Meet Dr. Robert Bersin, a Seattle cardiologist. From heart-valve replacements to a number of catheter-based procedures, the 61-year-old has built a reputation by caring for the ticker. His heart will be beating as fast as anybody’s watching his son play in the Super Bowl.

Share story

In the fourth quarter of a 2014 game with the season on the line, Carolina Panthers receiver Brenton Bersin leaped high for a pass from Cam Newton. But upon catching it, Bersin realized in mid-air that his momentum toward the sideline would allow him to get only one foot inbounds.

Knowing he would need another body part to touch the ground for the pass to be ruled complete, he scraped the ball on the turf (the ball is an extension of the hand). Carolina’s drive continued, the Panthers scored the go-ahead touchdown and eventually won their division by a half-game.

If you didn’t know who Brenton Bersin was before that little tale, you’re not alone. The 25-year-old has just 22 receptions in his two NFL seasons. And if you’re wondering how Bersin was able to combine intelligence with the use of his hands in such an impactful way — that’s easy. He got it from his dad.

Ladies and gentlemen, meet Dr. Robert Bersin, a cardiologist at Swedish Medical Center in Seattle. Dr. Bersin has never ever saved anybody’s football season, but he has made a career out of saving lives.

Most Read Stories

Unlimited Digital Access. $1 for 4 weeks.

From heart-valve replacements to a number of catheter-based procedures, the 61-year-old has built a renowned reputation by caring for the ticker. But Sunday, his heart will be beating as fast as anybody’s in Levi’s Stadium.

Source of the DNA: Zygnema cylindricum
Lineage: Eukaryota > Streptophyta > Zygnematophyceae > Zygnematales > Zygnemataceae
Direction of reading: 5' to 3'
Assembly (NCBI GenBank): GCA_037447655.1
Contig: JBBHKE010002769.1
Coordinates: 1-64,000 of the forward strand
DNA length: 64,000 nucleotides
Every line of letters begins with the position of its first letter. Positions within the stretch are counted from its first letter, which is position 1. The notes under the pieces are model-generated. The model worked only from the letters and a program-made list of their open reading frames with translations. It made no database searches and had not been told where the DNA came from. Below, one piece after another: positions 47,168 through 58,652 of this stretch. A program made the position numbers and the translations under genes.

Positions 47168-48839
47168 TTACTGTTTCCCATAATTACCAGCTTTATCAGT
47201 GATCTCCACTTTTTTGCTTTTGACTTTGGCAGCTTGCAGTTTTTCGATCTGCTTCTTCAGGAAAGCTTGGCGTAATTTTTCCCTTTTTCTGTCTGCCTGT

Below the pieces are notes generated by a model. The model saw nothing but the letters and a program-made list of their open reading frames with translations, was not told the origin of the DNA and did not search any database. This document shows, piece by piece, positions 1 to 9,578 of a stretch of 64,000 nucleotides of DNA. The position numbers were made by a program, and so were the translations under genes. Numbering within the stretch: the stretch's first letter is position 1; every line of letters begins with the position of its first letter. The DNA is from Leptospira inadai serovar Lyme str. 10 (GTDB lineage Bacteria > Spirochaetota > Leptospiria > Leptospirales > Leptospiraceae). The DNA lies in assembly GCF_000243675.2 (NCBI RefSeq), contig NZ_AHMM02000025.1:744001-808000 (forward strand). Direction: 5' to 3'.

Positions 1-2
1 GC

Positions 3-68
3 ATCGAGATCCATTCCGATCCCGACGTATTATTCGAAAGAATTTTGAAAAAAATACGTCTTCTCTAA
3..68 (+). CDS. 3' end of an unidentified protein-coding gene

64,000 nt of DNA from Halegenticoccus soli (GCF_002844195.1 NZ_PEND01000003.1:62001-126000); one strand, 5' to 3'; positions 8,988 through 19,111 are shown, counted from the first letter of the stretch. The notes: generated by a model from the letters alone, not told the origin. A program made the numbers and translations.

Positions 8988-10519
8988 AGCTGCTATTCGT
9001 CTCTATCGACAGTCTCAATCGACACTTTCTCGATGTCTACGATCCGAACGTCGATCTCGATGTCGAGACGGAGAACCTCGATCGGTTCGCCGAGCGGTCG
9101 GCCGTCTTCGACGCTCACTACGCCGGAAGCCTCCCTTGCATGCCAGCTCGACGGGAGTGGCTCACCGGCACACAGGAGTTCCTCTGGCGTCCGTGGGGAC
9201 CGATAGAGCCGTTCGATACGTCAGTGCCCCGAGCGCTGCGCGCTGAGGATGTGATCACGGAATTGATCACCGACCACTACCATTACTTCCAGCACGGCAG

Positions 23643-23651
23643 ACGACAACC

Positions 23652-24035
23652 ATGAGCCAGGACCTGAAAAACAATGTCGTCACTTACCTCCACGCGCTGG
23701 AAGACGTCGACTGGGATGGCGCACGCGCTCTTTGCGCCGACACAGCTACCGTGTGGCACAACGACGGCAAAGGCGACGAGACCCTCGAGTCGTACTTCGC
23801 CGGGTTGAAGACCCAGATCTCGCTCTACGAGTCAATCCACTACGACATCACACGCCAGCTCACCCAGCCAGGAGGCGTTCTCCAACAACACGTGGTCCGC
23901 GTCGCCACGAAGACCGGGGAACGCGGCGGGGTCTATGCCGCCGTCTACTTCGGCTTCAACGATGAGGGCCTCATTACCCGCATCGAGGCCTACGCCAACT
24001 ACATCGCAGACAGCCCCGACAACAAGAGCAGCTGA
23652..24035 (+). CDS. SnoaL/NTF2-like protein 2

“As a parent, you’re always nervous, you want him to do well. You don’t want him to make some error or be the deciding factor in the game,” Bersin said. “But at the same time, it’s extremely exciting. To think that he could win a Super Bowl ring is kind of unbelievable.”

It’s particularly hard to fathom given how Brenton played college ball at Wofford, which hasn’t produced an NFL draftee in 57 years. Brenton wasn’t selected, either, but he did find his way onto the Panthers’ roster as an undrafted free agent in 2013.

Part of this opportunity had to do with the fact that Brenton was neighbors with Panthers owner Jerry Richardson as a child. But he still had to earn his spot on the roster.

Now, he gets to wear that No. 11 Bersin jersey every time the Panthers play. Which is funny — because his dad wears the exact same thing.

Dr. Bersin didn’t even play high-school football, but he has been a Panthers fan for more than two decades. Before moving to Seattle, he raised Brenton in Charlotte alongside his ex-wife.

Tuesday, Bersin wondered aloud if a physician’s son has ever won a Super Bowl, and, well, that’s probably not unprecedented. But a physician’s son who played in a Super Bowl for his favorite team growing up? That may end up being a first.

If you’re wondering if Brenton ever attempted to follow in his father’s line of work, that would be a no. Despite playing the country’s most violent sport on the highest level, Brenton confessed “I couldn’t deal with the blood.”

That didn’t disappoint his dad in the least, though. Ever since Brenton ran out onto the field in his first preseason game as a Panther, Dr. Bersin has been a perpetual fount of pride.

It isn’t uncommon to see photos of Brenton’s catches posted throughout the hospital. Bersin even said that, just before he heads out to Santa Clara Friday, he may sneak a “Go Panthers!” banner into the operating room. And it’s not just him who has gotten caught up in his son’s success — it’s the entire workplace.

Bersin said he can’t even go to the cafeteria without being bombarded with congratulations these days. Woody Rose, the hospital’s food-services manager, said that Bersin gets swarmed whenever he comes down for a bite.

People find his joy contagious. Seeing Bersin happy makes them happy. With Brenton in uniform, this particular group of Seattleites can find a reason to forget about what Newton did to the 12th Man flag and let bygones be bygones.

“Actually,” said Rose, “we’re all happy for Dr. Bersin, but most people are rooting for Denver.”